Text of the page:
Romania: Italy’s Enel, is willing to participate in the upgrade of six Romanian hydro power plants. Eugen Pena, Hidroelectrica general manager said the work can be carried out via public-private partnership programme.

UAE: Tokyo Electric Power Co and trader Mitsui and Co. said they have received an order from the UAE for a power generation and desalination plant. The total value of the order, from the Abu Dhabi Water and Electricity Authority, is estimated at ¥250bn ($2bn).

CDC acquires controlling stake in Tanzania’s Songas project

CDC Globeleq, the emerging markets power company, has increased its stake in the Songas power project in Tanzania, to become owner.

CDC has targeted May 2004 to complete the project which will extract local natural gas and convert it to a clean, reliable source of power. Upon completion, Songas will meet 20 per cent of Tanzania’s electricity demand, supplying power to Dar es Salaam and the Tanzanian national grid.

The project will involve construction of a gas processing plant on Songo Songo Island, the laying of a 25 km pipeline from the island to Dar es Salaam and the acquisition and conversion of the Ubungo power station from oil to gas. CDC has already signed a 20-year power purchase agreement with the national utility Tanzania Electric Supply Company.

CEZ bring E.ON, RWE to split Czech market

Czech state-owned utility, CEZ has called upon Germany’s E.ON and RWE to swap stakes in distributors in a bid to get around regulatory competition controls.

CEZ was hoping to acquire former Slovak monopoly Slovenske Elektrarne, after an order to divest a large part of recently bought Czech power distribution firms. This led them to suggest a swap deal, whereby E.ON would receive stakes in distributors Jihoceska Energetika and Jihomoravska Energetika, and hand over shares in Zapadoceska Energetika and Vychodoceska Energetika.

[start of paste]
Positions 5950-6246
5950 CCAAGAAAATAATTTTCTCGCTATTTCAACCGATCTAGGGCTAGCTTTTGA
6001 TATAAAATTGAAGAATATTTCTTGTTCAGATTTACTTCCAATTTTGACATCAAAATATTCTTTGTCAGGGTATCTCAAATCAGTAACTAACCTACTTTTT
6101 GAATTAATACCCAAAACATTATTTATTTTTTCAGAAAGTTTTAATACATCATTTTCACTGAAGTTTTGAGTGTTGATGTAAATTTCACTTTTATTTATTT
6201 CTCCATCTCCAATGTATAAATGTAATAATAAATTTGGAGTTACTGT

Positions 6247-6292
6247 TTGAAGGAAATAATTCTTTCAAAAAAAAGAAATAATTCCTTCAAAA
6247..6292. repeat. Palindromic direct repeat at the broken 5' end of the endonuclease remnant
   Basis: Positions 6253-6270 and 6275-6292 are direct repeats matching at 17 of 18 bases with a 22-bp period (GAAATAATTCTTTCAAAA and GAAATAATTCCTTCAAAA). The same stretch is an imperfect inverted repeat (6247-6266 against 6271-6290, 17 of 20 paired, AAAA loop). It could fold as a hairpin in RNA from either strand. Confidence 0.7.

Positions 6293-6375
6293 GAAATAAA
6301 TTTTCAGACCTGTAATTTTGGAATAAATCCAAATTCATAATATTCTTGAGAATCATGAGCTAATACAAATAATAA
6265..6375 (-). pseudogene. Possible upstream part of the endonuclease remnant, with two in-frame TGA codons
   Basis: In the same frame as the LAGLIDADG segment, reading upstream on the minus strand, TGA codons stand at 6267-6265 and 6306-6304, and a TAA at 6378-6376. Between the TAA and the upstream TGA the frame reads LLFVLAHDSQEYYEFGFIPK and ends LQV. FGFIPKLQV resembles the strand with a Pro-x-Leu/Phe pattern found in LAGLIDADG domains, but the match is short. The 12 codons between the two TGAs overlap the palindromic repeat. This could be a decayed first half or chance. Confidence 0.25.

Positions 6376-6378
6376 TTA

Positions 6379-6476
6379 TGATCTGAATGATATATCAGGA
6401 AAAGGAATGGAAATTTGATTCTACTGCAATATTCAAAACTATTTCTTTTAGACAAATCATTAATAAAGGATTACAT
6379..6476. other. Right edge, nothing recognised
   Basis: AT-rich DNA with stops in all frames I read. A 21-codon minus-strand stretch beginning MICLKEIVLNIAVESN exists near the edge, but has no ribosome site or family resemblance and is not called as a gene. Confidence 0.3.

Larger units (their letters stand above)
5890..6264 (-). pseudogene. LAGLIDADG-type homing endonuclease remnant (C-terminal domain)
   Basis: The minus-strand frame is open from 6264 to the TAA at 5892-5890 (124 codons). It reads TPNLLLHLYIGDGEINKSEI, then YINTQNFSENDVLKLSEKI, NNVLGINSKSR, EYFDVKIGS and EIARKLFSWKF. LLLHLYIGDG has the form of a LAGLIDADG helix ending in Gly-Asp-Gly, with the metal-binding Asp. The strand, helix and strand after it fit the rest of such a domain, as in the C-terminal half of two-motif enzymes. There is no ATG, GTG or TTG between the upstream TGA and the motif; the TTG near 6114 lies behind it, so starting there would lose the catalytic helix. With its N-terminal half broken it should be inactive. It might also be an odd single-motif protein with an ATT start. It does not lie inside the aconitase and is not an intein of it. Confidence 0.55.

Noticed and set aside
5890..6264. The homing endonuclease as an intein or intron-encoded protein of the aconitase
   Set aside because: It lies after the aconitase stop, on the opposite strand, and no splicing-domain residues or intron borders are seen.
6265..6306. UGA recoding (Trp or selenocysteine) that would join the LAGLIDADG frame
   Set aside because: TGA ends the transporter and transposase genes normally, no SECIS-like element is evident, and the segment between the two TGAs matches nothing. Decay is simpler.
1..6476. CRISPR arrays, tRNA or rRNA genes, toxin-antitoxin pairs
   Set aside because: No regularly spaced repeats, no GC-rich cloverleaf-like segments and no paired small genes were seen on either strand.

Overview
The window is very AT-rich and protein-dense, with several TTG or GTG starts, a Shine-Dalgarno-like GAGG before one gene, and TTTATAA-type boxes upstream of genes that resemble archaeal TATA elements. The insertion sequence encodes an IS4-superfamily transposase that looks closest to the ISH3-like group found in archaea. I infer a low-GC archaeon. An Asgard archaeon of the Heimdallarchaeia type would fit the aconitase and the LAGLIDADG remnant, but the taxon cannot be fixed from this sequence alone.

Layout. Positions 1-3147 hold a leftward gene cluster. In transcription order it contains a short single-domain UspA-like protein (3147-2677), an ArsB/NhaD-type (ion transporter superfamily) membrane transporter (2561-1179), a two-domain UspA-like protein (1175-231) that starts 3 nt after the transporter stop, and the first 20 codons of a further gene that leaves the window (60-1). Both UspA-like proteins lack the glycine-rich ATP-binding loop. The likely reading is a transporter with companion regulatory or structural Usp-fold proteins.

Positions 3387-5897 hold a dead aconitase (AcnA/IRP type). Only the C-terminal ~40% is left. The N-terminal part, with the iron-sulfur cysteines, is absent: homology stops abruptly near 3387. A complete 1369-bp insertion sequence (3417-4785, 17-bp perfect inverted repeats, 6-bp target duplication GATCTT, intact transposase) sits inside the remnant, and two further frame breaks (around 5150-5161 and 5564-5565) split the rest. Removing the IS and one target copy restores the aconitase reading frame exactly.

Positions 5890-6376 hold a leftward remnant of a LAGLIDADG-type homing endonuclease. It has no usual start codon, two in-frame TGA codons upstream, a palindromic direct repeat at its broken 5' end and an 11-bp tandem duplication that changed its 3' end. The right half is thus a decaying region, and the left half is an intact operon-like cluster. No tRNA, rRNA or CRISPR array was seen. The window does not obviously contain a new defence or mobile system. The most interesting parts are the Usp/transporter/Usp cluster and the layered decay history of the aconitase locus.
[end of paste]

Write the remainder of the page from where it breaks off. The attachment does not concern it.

RWE would receive a minority stake in Prazska Energetika in exchange for its minority stake in Stredoceska Energeticka.

Hungary to undertake refurbishment project

Hungary’s AES-Tisza, a subsidiary of AES Corp., has launched a G98m refurbishment plan for its 860 MW thermal plant in Tiszaujvaros, northeast of the country.

The project will be split into four phases and is scheduled for completion by December 2004. The work is expected to stretch the lifespan of the plant to 2016. AES-Tisza signed a financing agreement with Credit Lyonnais Bank last year.

In the first phase of the project, the company will reduce the plant’s nitrogen oxide emissions and will introduce a new system for the treatment of water used to clean parts of the facility. Phase 2 will begin in September.

Bahrain orders 650 MW plant for aluminium smelter

Bahraini smelter house, Aluminium Bahrain (ALBA), has awarded Alstom a G320m contract to supply a 650 MW power plant to increase the amount of production capacity.

The power plant will allow the smelter to increase the current annual 500 000 t capacity to 750 000 t annually, making it one of the largest aluminium producers in the world.

The order is for the addition of two combined cycle power plant blocks to the existing GT13E2 gas turbine unit. Construction begins immediately with the second combined cycle block due to start in summer 2005.